Goldman’s Take on Trump’s Corporate Tax Cuts

According to two rather skeptical commentators at Yahoo Finance video last week, Goldman Sachs’ take on how Trump’s corporate tax cuts might work goes like this:

(1) The statutory corporate rate of 39% would drop to the actual rate of 28% paid after companies use tax loopholes; then continuing to use tax loopholes corporations’ actual tax rate will drop to 15%. The result?

(2) Companies that pay way less taxes would make way more profits. And?

(3) Corporations would return those profits to shareholders through stock buy-backs and dividends as the stock market rises as a result. Likewise, overseas profits would come back to the US at 10% tax, and the result would be:

4) Shareholders would get and spend a lot more money.

I see the major problem with this reasoning is, shareholders are not individuals.

Most shareholders are corporations such as banks and insurance companies, governments on all levels, pension funds, hedge funds, foreign entities, and other large institutions.

Institutions don’t go walking out and spend money in your neighborhood.

Nor do these institutions create many new jobs. Institutions and corporations tend to invest money in order to make money to pay back their own clients as well as make a profit for shareholders, if any, and themselves.

Likewise, even individual shareholders tend to be saving for the future, not spending right now.

Consumers are the ones who actually spend money. This money creates demand for more products and services here and now. Small businesses are the ones who often supply services to those consumers. Our US service sector makes up 70% of jobs that Americans hold.

But here’s the mess Martin Wolf of the Financial Times sees US consumers, workers, and small businesses in:

Workers have not only suffered from declining shares of the pie [by over minus 4% of GDP during this century]. Just as significant is the steady rise in the proportion of men aged 25 to 54 neither in work nor seeking it from about 3 per cent in the 1950s to 12 per cent now…

This increase in the number of jobless prime-age American men since 1990 has made the US the second-highest jobs-loser among the thirty-five developed countries in the OECD (Organization for Economic Development). And it’s not just men having trouble:

After 2000, the declining trend in non-participation of prime-age women also halted. The proportion of US women…[age 25-55] in employment is now among the lowest of all members of the OECD.

Staying competitive in a global world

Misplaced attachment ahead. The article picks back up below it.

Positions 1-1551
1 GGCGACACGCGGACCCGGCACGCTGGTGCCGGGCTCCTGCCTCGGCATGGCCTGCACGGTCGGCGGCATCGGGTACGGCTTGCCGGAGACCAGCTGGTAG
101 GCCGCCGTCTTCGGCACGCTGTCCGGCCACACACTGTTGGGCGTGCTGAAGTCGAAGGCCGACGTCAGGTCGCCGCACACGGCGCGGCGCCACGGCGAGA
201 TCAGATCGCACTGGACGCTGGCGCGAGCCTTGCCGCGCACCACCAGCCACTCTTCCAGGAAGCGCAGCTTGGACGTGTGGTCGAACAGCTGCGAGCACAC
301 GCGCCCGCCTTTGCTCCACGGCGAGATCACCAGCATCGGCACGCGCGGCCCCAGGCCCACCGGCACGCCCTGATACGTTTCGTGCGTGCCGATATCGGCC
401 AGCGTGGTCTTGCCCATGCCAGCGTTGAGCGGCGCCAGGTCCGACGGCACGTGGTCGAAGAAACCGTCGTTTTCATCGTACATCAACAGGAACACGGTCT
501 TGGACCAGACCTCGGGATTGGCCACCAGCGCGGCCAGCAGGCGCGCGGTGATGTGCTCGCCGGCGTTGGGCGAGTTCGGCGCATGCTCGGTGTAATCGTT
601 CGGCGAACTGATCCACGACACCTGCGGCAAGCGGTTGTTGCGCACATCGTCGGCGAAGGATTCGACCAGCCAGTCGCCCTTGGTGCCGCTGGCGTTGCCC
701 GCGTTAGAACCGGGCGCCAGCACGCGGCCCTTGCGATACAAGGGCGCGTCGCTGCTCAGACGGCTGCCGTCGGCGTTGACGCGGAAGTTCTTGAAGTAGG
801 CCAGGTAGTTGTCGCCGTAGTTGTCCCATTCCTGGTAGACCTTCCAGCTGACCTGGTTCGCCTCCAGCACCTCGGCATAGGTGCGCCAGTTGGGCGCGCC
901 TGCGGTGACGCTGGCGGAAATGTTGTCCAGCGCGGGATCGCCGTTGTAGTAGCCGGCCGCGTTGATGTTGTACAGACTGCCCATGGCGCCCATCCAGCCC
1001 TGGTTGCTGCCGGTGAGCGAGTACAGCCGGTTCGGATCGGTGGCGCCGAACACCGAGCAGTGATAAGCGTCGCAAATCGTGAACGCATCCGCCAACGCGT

Joblessness and growing wage declines in the United States are not a new problem – they are a long-term trend, getting worse.

New technology has created a long-run crisis for American workers. The Internet, in particular, has brought us into a global society of communications and production.

Manufacturing jobs have left this country because unskilled American workers cannot compete with robotic arms along with more skilled and less expensive foreign workers abroad. Yet, American education has not kept up with our need for skilled technical labor.

American workers and the unemployed are now the consumers flocking to dollar stores to buy foreign products in droves. In his 2013 documentary film “Income Inequality for All,” Robert Reich speaks as though these consumers have a choice, but they do not. Cheap imported goods are their only means left for coping with low wages and lack of disposable income.

The problem for corporations in regard to Trump’s corporate income-boost plan is that in the past, tax breaks on corporate income have not resulted in corporate income being brought home to create new jobs. To the contrary, when the US had its highest statutory corporate tax rate, 52.8%, unemployment was at its lowest, i.e., 3.6% and 3.5% in 1968 and 1969.

Currently the going rate abroad for corporate taxes on foreign corporations in other developed countries is around twenty percent. On paper a ten percent US rate looks better. But money invested abroad still has many advantages.

Better infrastructure, less expensive and more skilled workers, and already-existing manufacturing facilities are obstacles to change. Money can be transferred at the touch of the button. These other things cannot.

There was a note of skepticism in the Yahoo Finance video commentators about the likelihood of foreign corporate income tax repatriation to the U.S. that needs to be heard.

Robotic devices in manufacturing are not going away either. Joblessness and wage erosion in this country is a systemic, long-term problem for consumers and small business.

We need to be talking now about long-range solutions. Liberal economist Robert Reich suggests more labor unions, but these groups cannot compete with the changes modern technology has wrought for workers.

Robotic devices don’t go walking out and spend money in your neighborhood  either. Robots don’t create jobs – they can only create more robots and eliminate more jobs for humans.

Oddly enough, the only thoughtful people I’ve found willing to suggest a possible remedy, i.e., a basic income guarantee for all Americans, are libertarians at the conservative Cato Institute. These thinkers argue that the U.S. welfare state spends too much and spends it badly.

Yet, the only suggestion current U.S. politicians can come up with is a short-term one – a return to the past that worked in the 1930’s, but will not suffice today.

Next time: Trump’s New ‘New Deal’ Isn’t Enough















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